This was a conference opened to everyone, but we knew that our main target audience would be people whose familiarity with technology was not as quite advanced as in the groups and communities some of us move about. Most of them use only a working email and rarely ever consider the web for anything else. That seems to do the trick for them so far, as trainers, mentors and/or policy makers. However, but were (are) also up to trying something else, to see the landscape from another perspective. Isn’t that the greatest driver of learning: to want to?  Willing is what it takes to get us started.

Technology however often plays the trick on us. There were people who struggled to get into the conference room: institutional firewalls, computers that crashed, names with non-standard characters that the system peremptorily refused to accept, people who were continuously directed to the sandbox room, despite the fact they were clicking on the right link… we got a bit of everything! But in the end, through different back channels and with the effort of a silent team, who was working hard in the background, most participants were able to succeed and join us for two days of remote live interaction.

Contemporaneous issues were raised and well represented in practical examples. The educational concerns and wishes are common across countries: how do we engage people to learn differently? How do we innovate and comply with the assessment and outcome “rules”? How can we value, and recognise, work-based learning? How little impact informal learning still has in official recognition of skills and competences. How to change that? What should be the role of the trainer in the 21st century?…. Many thoughts were added to these questions and many others that arose from the presentations.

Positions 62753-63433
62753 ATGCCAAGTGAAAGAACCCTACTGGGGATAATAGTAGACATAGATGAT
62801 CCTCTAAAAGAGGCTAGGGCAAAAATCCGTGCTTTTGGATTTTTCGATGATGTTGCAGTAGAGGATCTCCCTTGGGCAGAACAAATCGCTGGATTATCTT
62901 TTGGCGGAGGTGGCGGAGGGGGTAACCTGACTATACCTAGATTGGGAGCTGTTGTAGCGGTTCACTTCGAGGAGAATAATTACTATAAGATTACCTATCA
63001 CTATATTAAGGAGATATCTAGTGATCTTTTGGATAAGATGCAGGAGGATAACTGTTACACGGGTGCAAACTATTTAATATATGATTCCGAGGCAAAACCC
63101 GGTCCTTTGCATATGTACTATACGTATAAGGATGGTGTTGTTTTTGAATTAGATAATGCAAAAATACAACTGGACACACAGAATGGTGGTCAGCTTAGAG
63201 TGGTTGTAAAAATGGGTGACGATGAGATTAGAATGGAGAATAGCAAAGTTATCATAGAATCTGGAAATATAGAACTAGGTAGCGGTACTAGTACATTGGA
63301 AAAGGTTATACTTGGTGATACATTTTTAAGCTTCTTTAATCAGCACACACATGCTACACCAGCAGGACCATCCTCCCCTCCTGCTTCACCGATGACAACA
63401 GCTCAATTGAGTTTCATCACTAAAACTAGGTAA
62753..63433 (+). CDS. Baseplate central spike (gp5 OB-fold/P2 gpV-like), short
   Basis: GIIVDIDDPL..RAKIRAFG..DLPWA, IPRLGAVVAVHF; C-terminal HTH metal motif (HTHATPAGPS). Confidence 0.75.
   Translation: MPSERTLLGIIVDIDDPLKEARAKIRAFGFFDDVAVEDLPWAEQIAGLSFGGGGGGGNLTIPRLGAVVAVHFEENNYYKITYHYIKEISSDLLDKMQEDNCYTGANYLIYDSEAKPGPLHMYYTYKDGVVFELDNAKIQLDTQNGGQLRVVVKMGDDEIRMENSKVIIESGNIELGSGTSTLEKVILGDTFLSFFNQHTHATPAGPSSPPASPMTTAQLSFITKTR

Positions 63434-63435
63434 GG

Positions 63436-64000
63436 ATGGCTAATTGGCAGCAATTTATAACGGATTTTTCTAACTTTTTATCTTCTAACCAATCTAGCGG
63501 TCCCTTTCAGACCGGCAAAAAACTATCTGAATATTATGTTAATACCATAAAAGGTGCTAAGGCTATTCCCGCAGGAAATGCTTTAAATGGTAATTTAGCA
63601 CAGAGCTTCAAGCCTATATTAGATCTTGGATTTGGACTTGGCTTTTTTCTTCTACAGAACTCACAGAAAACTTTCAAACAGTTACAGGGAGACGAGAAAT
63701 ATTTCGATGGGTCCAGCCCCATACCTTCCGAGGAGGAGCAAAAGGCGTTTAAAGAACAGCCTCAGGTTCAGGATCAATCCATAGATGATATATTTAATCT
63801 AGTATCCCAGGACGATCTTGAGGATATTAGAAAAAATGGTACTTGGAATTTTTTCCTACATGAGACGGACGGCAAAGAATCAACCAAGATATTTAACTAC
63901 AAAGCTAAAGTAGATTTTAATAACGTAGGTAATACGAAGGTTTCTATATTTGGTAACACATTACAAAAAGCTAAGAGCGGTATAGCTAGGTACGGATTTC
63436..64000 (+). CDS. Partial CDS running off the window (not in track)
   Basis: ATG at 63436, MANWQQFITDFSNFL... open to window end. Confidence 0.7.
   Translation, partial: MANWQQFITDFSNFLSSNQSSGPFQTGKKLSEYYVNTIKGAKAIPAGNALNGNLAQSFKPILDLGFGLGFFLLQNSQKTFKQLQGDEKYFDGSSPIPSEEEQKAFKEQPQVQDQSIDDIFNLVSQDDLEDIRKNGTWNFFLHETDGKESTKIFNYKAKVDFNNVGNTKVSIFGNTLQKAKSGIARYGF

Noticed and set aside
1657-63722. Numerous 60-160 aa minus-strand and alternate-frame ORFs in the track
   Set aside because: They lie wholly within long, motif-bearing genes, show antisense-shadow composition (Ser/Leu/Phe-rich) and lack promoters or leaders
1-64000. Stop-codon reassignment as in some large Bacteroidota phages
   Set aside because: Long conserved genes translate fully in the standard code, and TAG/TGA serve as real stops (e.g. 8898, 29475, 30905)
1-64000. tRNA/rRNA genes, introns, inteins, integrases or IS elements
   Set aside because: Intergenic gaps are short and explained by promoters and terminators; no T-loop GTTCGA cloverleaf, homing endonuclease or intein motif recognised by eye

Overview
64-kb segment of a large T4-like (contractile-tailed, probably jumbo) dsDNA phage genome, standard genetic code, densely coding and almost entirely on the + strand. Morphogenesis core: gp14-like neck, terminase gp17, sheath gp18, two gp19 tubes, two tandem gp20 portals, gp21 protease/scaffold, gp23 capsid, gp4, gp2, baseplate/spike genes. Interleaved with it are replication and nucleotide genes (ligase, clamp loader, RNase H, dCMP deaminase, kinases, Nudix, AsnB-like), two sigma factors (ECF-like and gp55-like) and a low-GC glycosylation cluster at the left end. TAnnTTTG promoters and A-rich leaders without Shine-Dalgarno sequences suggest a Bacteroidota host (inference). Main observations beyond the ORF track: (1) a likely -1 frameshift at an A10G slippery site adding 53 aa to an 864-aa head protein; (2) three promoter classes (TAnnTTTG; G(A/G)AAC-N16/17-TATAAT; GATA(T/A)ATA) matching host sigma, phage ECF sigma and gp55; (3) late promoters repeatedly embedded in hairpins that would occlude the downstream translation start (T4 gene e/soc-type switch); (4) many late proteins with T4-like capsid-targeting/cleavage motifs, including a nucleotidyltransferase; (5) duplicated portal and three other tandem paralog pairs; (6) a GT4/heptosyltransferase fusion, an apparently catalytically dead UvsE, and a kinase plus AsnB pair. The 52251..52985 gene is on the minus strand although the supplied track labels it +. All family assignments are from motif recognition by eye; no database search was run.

The interactions increased as the technology became less of a stranger. The written chat was quite powerful in that sense, and some people were even brave enough to communicate with the speakers and the rest of the audience with audio. By the last two presentations, we had completely forgotten the formalities of the traditional question- answer format and were bouncing questions and comments at each other with enthusiasm. It became a big conversation. Wewent global right there and then, and all of a sudden all barrier (space, time, technology glitches, etc) seemed to ceasse. We were just taking part in a great conversation.

Above all we were just doing what the presenters had inspired us to do: to share, communicate and work together.

I think we can say we all learned something and we all had a bit of fun. It was a meaningful opportunity to power the connection and encourage people to come together, to consider a future which some of us are already part of.

As I had planned to quote in my last two slides, and which I missed to present because the conversation took us in different routes (and I am glad it was so):

We are standing at the threshold of a new era in learning approaches and itineraries where the greatest novelty of ICT resides in the full use of the C: C for community, communication and care. (Prof. Roberto Carneiro during Online Educa 2007)

And that’s the situation some have already embraced. It is also the future others are looking forward to making into their own present reality. Change takes time, but I have hope we will get there. We just need to want to and to be able to show we care through meaningful, personalized communication inside the community.

So a final thought:

The future is here. It’s just not widely distributed yet. (by William Gibson)*

* On the day of the conference professor Alan Brown sent me a paper he wrote. Coincidently he had finished his thoughts with this same sentence – the sentence I had planned to finish my slides with too. Maybe the future is getting more even than we think.

My slides here (recording coming soon)


Blogging and Podcasting for Self Directed Learning

September 4th, 2008 by Graham Attwell

This was recorded live at the EduMedia conference in Salzburg. Many thanks to Andreas Auwarter who recorded the audio and did the post processing.